Impacting the Region
The Northwest Minnesota Foundation serves a 12 county region. It is a vast rural area, with towns big and small. There is a sense of community pride among residents and when there is a job to accomplish - they bind together to get it done.
Kelliher is one of those small towns accessing the foundation's services to make their community a better place to live and work. If you're passing through this town, you may never know how much work is actually being done. So we're here to give you an inside look!
Kelliher is a town of about 265 people (2013) located between Blackduck and Baudette. It is a gateway to Upper Red Lake’s fishing tourism, and a historic logging community. Kelliher public schools K-12 enrollment was about 250 during the 2014-2015 school year. Most of those students are bused in from Redby, 45 miles away.
Native American students represent 76% of the school's enrollment. Open enrollment makes up 49% of the student population, so nearly half of the students come from outside the school district.
Superintendent Tim Lutz has led change in the schools, incorporating projects tested elsewhere. Lutz just received the 2015 Minnesota School Counselors Association Supervisor/Administrator of the year award. Congrats Tim!
$25,000 was awarded to Bemidji Area Service Collaborative for Students First mentoring program expansion to Kelliher
$25,000 was awarded to the Kelliher School District for Boys and Girls Club’s Career Launch after school program
Currently the Northern Beltrami Development Corporation in Kelliher is applying for a grant to develop the school’s construction program, which will eventually provide student construction crews to build houses for veterans in the area.
The Kelliher School has been participating in STAR for the last two years, and the 2015-2016 school year will be their third. The Kelliher STAR team brings a great perspective to the STAR retreats.
Many of the Bemidji area nonprofit organizations serve Kelliher, because it is included in Beltrami County.
There have been discussions about dental outreach in the community, and identifying if that service could be partnered with other public service organizations in the community.
Early Childhood Initiative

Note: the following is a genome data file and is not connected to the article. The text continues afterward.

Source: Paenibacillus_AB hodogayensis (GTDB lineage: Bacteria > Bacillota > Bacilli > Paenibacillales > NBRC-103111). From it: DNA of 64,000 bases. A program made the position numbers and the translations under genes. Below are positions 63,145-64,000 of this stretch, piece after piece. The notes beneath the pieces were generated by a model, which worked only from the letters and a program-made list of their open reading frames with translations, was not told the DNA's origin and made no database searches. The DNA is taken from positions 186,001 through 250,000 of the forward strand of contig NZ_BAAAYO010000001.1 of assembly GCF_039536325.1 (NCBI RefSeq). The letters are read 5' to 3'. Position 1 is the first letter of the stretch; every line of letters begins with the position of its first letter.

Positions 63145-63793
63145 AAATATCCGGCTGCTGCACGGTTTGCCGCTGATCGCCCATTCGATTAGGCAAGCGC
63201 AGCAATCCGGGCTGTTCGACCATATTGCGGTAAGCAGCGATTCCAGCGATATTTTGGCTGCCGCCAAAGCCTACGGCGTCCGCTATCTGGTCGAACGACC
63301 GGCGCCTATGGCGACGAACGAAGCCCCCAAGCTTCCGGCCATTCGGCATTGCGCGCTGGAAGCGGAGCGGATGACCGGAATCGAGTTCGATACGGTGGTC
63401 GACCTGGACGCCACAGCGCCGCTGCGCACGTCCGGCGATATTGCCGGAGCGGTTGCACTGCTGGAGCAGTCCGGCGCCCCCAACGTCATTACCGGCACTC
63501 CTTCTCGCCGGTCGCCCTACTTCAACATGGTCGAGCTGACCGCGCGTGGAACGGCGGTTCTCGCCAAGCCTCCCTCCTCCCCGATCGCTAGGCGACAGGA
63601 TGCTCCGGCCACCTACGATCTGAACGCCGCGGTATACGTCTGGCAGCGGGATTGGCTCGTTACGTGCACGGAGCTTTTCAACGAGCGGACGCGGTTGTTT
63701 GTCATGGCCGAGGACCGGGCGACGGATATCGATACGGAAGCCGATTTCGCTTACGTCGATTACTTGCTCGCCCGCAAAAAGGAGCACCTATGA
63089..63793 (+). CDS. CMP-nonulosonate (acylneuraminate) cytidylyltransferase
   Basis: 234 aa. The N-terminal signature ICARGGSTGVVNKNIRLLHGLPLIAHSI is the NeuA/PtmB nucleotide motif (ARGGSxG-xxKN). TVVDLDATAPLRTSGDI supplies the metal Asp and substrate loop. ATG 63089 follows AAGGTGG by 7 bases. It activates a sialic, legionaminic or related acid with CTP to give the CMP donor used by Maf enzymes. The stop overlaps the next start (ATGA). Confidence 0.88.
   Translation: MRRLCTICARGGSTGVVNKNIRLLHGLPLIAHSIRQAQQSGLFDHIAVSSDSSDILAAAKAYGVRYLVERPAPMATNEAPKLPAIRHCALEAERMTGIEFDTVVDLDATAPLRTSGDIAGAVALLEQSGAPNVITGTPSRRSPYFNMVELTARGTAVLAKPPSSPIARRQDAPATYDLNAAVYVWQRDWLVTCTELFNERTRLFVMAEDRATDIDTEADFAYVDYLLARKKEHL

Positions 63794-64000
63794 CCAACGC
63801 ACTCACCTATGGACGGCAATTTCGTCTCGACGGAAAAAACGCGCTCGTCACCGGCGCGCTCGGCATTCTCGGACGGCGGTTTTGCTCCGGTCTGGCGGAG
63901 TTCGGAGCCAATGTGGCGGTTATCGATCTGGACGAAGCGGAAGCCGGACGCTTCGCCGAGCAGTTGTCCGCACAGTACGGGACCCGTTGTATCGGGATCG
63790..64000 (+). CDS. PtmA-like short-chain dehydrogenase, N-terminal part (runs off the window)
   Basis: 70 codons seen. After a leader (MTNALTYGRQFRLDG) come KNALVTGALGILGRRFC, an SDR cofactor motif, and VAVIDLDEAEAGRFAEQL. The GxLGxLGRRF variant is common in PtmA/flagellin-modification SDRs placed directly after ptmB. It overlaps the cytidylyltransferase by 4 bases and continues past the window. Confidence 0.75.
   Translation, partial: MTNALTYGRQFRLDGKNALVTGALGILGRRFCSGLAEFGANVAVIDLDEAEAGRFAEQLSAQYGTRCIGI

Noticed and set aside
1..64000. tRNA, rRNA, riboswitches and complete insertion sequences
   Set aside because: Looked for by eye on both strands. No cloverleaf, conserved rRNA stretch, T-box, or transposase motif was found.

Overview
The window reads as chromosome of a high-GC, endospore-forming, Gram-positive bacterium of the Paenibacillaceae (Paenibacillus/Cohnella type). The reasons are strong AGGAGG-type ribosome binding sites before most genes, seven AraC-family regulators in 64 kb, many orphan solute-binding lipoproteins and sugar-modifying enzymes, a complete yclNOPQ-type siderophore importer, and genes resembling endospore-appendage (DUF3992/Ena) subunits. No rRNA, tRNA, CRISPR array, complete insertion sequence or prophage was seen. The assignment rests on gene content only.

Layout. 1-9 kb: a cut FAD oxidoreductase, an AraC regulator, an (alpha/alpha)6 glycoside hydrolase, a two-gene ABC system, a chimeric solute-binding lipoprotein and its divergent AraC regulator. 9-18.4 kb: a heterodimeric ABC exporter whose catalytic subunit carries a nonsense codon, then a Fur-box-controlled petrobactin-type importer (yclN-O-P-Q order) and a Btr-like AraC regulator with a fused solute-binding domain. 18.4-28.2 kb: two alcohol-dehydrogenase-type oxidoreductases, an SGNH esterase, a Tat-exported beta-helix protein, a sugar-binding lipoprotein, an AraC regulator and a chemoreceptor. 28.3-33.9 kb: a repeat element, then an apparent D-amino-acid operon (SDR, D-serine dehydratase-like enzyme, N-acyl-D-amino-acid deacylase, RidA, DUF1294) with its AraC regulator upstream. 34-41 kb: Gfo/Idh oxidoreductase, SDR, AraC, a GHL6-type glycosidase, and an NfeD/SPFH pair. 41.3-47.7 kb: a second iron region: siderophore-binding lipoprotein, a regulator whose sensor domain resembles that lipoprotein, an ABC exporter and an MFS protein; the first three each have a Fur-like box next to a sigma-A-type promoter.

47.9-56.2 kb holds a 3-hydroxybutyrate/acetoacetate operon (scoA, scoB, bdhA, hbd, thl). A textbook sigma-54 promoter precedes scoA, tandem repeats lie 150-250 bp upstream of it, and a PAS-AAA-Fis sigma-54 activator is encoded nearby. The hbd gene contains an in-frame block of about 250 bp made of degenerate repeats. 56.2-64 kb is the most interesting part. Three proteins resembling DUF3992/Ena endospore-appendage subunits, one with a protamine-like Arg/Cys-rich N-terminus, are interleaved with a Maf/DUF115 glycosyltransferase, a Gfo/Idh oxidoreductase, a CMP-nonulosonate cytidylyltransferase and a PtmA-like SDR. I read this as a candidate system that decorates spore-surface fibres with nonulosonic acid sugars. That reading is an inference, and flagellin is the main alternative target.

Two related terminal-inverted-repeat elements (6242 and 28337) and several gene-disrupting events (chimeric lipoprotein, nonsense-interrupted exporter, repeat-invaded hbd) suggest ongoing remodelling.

Kelliher school is both a TACSEI Expansion Site and a PBIS school. This means that they have received special training to manage the social and emotional needs of children enrolled in their school from birth through grade 12.
This is highly unusual for a school district, and shows their deep commitment to manage challenging behavioral situations in a positive framework and to develop an atmosphere where all children can reach their full potential.
TACSEI = Technical Assistance Center for Social Emotional Intervention = Birth through Kindergarden
PBIS = Positive Behavior Intervention School = Grades K - 12
In 2005 and 2006, NMF business development staff along with Headwaters Regional Development Commission, assisted the City of Kelliher with an application to USDA Rural Development for a RBEG grant.
The grant was used as seed capital for a new revolving loan fund. NMF staff also assisted with design and implementation of the new loan program and the first two loan applications.
Nine loans totaling $179,900 were made to five businesses in the Kelliher school district area. Three of these five businesses are still in operation and doing well.
The fourth business was purchased by an out of state company and has expanded operations and employment in a larger regional area.
A designated component fund administered at the foundation is the Kelliher Health Care Fund - which supports health care related activities and projects that benefit residents of the Kelliher area.
This fund has an active advisory committee that continues to help advocate for the health of residents and make a difference. The group raised funds for the clinic when it was established in 2004. Health Fairs, featuring a number of vendors have helped to support new programs, such as Bone Builders exercise activities and to help with the purchase of equipment. The program was also expanded to include the Washkish community.